Yesterday's Observer Review section had a special focus on the East End of London, as a slightly quirky preview of the Olympics. It covered everything from the best clubs to an interview with artist Rachel Whiteread who not only lives in the area but whose latest installation will be on the front of the Whitechapel Gallery. At its heart though was a piece by Rowan Moore, who is not only the paper's architecture critic but also a long-term resident of the East End ( I suspect he spends his weekends in the country).
Moore discusses the perennial problem of gentrification, that the undoubted changes for the better in the physical environment and in facilities bring with them rising housing prices and a danger of not catering to long-term residents. This contrast is accentuated by the presence of Canary Wharf, the new financial district which houses some of the country's richest (and most reviled) bankers. Moore talks about a 'lumpy' social fabric that echoes the lumpy physical fabric.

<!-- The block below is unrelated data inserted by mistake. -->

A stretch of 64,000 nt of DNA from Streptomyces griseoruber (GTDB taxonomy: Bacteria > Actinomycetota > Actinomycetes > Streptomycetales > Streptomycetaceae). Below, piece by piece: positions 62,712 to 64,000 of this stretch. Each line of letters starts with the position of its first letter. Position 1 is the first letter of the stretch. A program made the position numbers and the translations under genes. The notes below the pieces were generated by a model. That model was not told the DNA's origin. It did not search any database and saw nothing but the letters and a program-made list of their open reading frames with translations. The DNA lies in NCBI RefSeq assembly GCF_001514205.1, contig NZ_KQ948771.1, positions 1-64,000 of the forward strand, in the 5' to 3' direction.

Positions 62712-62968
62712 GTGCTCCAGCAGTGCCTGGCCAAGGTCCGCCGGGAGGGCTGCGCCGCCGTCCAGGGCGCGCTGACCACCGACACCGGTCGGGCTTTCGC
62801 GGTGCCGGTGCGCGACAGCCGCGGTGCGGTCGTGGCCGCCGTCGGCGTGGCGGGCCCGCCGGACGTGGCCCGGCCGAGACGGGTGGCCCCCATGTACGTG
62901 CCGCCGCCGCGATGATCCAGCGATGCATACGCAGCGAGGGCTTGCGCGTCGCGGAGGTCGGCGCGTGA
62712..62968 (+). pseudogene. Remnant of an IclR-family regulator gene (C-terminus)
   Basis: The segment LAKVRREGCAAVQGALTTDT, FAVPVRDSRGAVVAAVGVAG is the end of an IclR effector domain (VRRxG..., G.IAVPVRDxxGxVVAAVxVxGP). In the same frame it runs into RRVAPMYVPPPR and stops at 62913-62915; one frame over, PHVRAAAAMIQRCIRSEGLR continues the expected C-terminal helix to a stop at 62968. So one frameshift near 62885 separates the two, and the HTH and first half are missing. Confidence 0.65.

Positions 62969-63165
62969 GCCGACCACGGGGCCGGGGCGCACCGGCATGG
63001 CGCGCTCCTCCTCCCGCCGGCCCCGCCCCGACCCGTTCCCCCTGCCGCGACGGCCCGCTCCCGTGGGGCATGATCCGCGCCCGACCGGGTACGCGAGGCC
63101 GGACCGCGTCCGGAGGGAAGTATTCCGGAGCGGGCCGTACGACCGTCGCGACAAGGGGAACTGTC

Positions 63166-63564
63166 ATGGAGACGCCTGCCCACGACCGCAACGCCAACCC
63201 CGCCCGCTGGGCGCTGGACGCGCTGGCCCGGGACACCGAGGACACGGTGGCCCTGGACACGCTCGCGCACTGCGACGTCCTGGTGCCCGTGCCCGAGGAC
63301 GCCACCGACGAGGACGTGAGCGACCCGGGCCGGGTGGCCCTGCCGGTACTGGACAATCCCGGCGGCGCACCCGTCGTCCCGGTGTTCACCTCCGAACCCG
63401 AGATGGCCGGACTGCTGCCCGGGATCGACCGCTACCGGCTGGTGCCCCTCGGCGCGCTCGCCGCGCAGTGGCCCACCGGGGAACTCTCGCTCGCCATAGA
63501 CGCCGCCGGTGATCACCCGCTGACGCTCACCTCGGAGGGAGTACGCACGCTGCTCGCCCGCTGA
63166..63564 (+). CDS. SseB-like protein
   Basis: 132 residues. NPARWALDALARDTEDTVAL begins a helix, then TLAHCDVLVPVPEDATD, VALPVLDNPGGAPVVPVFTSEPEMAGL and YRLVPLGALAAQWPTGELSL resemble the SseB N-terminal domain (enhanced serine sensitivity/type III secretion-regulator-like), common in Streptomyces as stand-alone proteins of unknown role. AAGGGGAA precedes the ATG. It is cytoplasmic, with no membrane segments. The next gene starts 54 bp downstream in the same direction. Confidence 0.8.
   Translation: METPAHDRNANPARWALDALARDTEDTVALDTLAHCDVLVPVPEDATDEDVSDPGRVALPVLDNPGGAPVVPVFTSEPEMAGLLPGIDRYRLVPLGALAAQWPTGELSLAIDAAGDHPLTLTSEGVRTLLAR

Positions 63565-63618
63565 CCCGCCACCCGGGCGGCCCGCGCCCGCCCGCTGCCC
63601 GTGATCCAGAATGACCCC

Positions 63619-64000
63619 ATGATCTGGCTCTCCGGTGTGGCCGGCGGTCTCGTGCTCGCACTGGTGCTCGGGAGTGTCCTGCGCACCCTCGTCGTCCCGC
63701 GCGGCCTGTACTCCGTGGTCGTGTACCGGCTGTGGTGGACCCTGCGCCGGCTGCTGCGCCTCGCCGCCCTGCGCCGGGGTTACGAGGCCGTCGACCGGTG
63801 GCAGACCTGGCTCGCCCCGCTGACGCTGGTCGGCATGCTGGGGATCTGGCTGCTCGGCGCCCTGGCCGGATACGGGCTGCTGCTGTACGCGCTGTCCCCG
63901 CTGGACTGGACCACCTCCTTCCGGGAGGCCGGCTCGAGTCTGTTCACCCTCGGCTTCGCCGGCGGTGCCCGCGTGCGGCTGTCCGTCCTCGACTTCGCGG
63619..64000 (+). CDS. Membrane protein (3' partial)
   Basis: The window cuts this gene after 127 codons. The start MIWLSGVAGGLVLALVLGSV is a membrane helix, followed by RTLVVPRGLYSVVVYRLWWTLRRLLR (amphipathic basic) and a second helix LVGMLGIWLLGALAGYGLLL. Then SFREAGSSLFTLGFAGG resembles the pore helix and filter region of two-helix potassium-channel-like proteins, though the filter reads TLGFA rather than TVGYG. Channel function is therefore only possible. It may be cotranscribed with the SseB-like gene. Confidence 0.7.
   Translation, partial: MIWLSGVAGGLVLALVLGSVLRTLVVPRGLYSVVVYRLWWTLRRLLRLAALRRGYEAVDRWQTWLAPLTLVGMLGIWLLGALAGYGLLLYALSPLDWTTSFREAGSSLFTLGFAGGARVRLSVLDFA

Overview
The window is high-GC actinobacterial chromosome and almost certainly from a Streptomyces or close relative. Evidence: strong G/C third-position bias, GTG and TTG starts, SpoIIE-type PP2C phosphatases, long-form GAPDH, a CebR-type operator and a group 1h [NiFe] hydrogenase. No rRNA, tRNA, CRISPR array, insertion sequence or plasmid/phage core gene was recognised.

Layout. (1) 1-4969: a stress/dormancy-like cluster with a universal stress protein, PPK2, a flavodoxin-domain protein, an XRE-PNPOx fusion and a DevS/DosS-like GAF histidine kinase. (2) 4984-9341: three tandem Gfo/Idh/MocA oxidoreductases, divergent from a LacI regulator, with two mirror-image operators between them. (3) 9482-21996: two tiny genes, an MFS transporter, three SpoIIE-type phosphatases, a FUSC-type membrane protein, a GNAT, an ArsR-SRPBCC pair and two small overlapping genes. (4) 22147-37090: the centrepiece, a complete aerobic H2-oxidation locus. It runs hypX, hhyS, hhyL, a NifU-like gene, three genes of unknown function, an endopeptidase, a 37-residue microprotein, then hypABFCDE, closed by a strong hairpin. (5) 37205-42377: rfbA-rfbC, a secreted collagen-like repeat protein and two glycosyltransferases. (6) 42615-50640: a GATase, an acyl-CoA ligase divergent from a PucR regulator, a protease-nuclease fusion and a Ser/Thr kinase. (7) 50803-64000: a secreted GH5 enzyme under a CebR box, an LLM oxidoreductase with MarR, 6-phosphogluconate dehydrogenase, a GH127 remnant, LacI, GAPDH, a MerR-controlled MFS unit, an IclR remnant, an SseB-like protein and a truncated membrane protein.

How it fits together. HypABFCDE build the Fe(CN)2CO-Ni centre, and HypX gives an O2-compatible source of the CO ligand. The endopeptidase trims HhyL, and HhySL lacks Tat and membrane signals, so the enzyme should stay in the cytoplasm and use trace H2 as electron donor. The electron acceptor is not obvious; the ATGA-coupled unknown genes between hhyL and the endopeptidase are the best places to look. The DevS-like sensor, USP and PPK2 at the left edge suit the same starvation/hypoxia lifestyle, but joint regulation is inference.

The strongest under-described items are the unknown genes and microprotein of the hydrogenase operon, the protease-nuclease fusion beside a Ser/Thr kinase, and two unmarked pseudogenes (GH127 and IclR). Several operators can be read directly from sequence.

He doesn't have many kind things to say about the Olympics either, arguing that it does not work as a coherent whole. Elsewhere in the paper there is a long article about the growing influence and ambitions of Qatar, which has bought the Olympic Park, and is of course a major investor in the Shard which had a fancy completion celebration last week. It certainly was Qatar's week - there was also a large conference in London called Qatar Infrastructure Projects 2012 looking not at how the Qataris could further invest here, but at how the British could win work over there. It is a reminder of how truly international property and construction are. But there is still a slight uneasiness about the level of Qatari investment in London's property scene. This is not I think any particular dislike of the Qataris but just because it is a blatant reminder that so much of our infrastructure is seen as an investment opportunity rather than a way of improving the well-being of residents - whichever country they come from.